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Iowa PayPal Scam Prompts Security Fears


This news story was published on November 8, 2018.
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Recent news about an Iowa woman who fell victim to a PayPal scam, in which she was fleeced of $400 dollars, has prompted a fresh round of statements from officials urging customers to exercise caution when using digital payment platforms. The scam occurred in October 2018, when the woman in question tried to chase up an eBay refund and attempted to call PayPal customer service in response.

Although she reportedly used a number claiming to be PayPal on a Google search page, the number she actually called belonged to scammers pretending to represent one of the world’s largest payment platforms. The scammers managed to extract crucial account information from the victim and were able to extract hundreds of dollars of her own money before she realized what was going on. Crucially, one of the most alarming aspects of the scam is that the perpetrators already had enough knowledge about the victim’s account information to make themselves appear legitimate.

Scams targeting services like PayPal account for the majority of the $190 billion that is stolen via credit card fraud every year, according to the financial magazine Forbes. This means that is is more important than ever that users exercise caution when using PayPal, and know how to spot a legitimate transaction from a fraudulent one.

New Platforms Require a New Security Approach

Since launching as an independent service in 2015, PayPal’s stratospheric rise has seen it garner over 200 million active accounts in 202 countries as of 2018. The platform represented a completely new, easier way of paying for goods and services, as well as sending money, meaning that new kinds of scams have proliferated which differ from common banking and credit card scams.

According to the digital technology magazine MakeTechEasier, the most common types of Paypal scam in 2018 are those that take advantage of the operating system to fool users into parting with money. For example, sellers using Paypal are often deceived by false “money received” emails which look like authentic PayPal emails and are sent without any money actually being given to the seller.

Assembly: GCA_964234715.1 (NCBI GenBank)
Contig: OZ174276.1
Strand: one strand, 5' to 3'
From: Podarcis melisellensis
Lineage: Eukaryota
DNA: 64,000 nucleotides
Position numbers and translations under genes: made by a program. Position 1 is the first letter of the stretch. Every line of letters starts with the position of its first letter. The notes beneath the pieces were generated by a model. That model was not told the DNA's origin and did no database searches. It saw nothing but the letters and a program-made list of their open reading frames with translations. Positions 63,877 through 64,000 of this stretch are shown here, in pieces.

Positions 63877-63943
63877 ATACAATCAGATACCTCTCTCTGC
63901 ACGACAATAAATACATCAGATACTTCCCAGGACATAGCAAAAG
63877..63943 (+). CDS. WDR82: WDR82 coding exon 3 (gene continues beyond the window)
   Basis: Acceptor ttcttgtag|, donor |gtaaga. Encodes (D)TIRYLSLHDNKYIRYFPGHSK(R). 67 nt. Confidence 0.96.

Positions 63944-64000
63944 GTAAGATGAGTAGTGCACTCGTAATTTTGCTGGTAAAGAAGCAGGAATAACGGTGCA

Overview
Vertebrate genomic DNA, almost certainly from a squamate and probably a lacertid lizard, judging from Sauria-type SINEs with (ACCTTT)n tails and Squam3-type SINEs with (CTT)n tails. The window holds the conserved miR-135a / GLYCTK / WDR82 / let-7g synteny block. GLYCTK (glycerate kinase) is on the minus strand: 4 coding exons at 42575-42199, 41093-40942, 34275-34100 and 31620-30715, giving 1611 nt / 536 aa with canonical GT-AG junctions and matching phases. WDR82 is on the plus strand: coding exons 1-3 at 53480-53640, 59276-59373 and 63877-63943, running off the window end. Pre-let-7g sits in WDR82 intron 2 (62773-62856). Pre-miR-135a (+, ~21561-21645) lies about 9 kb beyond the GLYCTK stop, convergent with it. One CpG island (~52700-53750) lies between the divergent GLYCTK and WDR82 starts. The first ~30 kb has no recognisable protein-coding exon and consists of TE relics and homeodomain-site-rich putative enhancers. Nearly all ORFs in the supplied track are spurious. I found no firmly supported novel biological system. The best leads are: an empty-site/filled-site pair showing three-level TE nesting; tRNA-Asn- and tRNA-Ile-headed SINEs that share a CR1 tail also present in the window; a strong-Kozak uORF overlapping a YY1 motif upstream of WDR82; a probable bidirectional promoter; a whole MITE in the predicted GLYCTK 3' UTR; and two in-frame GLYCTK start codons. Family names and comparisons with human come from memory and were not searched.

Similarly, a common tactic is to use authentic-looking PayPal “notifications” which state there is an issue with your account, and that you’ll need to provide your bank details to a certain email address to resolve it. These all mirror the now-famous Iowa scam in that the scammers pour resources into trying to resemble the actual PayPal platform as closely as possible, to trick unsuspecting users.

Using PayPal Responsibly

The PayPal security team and leading cybersecurity experts urge users to be more vigilant than ever when dealing with PayPal. The platform in itself is highly secure, so the trick is making sure you know that you’re actually dealing with PayPal at all times. No matter what goods or services you’re buying or selling, always go through a legitimate, recognized company that uses PayPal, rather than unknown individuals.For example, if you’re looking to buy your groceries or do some online shopping, your first port of call should be globally recognized names such as Amazon or eBay, both of which use the PayPal to accept payments, and have lower security issues than other sellers. If you’re paying for services such as subscriptions or food deliveries online, use a site which has a known-relationship with PayPal, such as taxi and food delivery provider Uber or Seamless.

The same applies if you’re dealing with income or cash winnings that can be paid out via PayPal, or deposits or bills that users are expected to pay to websites. You want well-known, trusted platforms with plenty of positive reviews. For example, online casinos like Betway use PayPal as a deposit and withdrawal method for security. If you’re earning money online through a digital service such as online surveys, use a PayPal-approved one such as Swagbucks. If you’re wanting to pay for subscriptions via PayPal, you should only do so with a highly-established vendor such as the music streaming giant Spotify. Safety is always highest in numbers.

Lessons for the Future

What we do know for sure is that the number of PayPal scams in existence will only go up, not down. This is why experts such as McAfee recommend always keeping a lookout for new scams and new ways to defend yourself. With a little bit of savvy, you’ll be able to continue using PayPal without fear of theft.

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